Cocktails. They’re as essential to democracy as red ties and double talk. Deal making doesn’t happen over milkshakes, after all.
This weekend at Washington D.C.’s Columbia Room, cocktails will also be the focus of an empowerment-themed pop-up event to benefit Planned Parenthood.
Women Rule is an exclusive two-night fete whose tasting menu boasts cocktails created by some of the country’s best-known female bartenders, many of them Latina, with snack pairings inspired by influential female chefs from around the world. “The bartenders were coming down because of the Women’s March,” said Angie Fetherston, CEO at Drink Company and member of the Columbia Room team, “so we decided to take advantage of that and really showcase their talents and their personal journeys.”
It was Lynnette Marrero, James Beard Award honoree and co-founder of Speed Rack, who reached out to Fetherston with the idea for a pop-up cocktail event timed to the Presidential inauguration and Women’s March. “It’s no accident all of us are down for the March," said Marrero, referring to Ivy Mix, Jessica Gonzalez, Melanie Asher, and the other female bartenders participating in the event. “We came because we want to make it known that we’re here and we’re all going to the march to represent our rights.”
Among those rights is healthcare which, Marrero notes, is a key issue for restaurant workers. “We want to let everyone know that bartenders and restaurant workers are a powerful part of this new economy and we're not going to be ignored. So this pop up is really all about empowerment and giving a little bit of insight into the world we live in.”
Each of the night’s cocktails tells a story about the woman who created it. Some are about the people who have influenced or championed her, while others reflect the accomplishments — either personal or professional — she’s most proud of.
With just 14 barstools available per two-hour seating, attendees will not only “taste” the stories, they’ll hear them in each bartender’s own words.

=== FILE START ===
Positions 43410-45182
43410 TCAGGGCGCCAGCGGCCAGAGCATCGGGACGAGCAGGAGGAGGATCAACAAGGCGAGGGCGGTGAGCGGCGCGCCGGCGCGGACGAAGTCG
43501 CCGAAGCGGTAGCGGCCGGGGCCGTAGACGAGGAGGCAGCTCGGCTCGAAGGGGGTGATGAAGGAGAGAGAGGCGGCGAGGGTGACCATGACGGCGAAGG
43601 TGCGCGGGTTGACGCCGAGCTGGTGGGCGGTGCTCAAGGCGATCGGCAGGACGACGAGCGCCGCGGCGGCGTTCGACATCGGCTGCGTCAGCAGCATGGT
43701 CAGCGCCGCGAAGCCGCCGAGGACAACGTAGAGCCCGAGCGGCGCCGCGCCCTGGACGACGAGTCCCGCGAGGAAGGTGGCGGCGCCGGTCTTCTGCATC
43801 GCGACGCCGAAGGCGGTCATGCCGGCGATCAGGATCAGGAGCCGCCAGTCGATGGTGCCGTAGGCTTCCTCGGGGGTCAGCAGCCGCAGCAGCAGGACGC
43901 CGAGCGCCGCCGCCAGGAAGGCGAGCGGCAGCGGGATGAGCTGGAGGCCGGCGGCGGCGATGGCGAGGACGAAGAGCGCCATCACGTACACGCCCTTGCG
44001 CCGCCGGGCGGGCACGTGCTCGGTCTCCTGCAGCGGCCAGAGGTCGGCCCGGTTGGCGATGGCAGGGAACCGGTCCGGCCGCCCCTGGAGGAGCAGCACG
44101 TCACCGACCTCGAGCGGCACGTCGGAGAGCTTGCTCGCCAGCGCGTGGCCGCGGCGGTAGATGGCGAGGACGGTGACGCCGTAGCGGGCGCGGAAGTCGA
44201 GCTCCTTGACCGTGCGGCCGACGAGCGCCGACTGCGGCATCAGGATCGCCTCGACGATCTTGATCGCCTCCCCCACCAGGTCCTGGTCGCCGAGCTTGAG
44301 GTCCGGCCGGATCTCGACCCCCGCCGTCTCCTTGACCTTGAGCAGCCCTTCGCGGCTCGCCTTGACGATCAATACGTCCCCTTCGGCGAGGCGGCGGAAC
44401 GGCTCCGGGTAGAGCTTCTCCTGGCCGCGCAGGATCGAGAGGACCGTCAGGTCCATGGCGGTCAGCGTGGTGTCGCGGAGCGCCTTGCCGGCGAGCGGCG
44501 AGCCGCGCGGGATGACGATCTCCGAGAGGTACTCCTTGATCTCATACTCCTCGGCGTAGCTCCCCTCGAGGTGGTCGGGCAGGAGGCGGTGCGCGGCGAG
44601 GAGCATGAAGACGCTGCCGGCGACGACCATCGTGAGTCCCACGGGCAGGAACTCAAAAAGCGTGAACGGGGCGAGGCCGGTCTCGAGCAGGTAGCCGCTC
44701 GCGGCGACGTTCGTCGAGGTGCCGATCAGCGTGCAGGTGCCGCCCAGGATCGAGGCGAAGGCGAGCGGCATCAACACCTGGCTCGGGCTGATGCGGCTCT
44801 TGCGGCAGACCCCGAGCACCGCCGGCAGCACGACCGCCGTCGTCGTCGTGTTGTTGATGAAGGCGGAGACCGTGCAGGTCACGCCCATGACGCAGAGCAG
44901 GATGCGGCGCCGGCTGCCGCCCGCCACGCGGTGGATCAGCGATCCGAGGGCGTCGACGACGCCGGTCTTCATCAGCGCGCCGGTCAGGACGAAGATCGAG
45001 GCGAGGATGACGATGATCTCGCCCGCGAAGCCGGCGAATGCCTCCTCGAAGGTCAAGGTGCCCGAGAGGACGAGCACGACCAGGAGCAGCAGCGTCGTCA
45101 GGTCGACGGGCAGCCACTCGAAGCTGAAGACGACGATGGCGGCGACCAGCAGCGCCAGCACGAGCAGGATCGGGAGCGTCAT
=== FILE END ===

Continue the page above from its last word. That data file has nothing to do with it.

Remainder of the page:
“Besides just trying the drinks,” Fetherston said, “guests get these one on one conversations with the bartenders about their lives; what inspires them, how they’ve developed their careers, and what they're looking forward to doing next.”
Marrero, who will be serving one cocktail from the drink program she developed for her latest gig, Brooklyn's Llama Inn, and two cocktails recently published in new books, added: “That's why it's such an exclusive seating. We are all bartenders who can easily serve three drinks to 14 people in two hours. I streamlined my drinks so that I could give guests an interesting presentation and then talk to them about the story behind it.”
As for the decision to donate a portion of proceeds to Planned Parenthood, that came from the bartenders, says Fetherston. “I think that we don't know what's going to happen with the transfer of power… We certainly are going to give this administration a chance, but there is an undercurrent of worry that certain groups of people are not going to be paid attention to as much as they should be. Women is one of those groups.”
Marrero agrees: “We need to remind everyone that women are a part of this country’s foundation and that its future is female. We have a right to decide what and how we're going to be governed, and we're going to be here for the next four years and longer to make sure those rights are permanent.”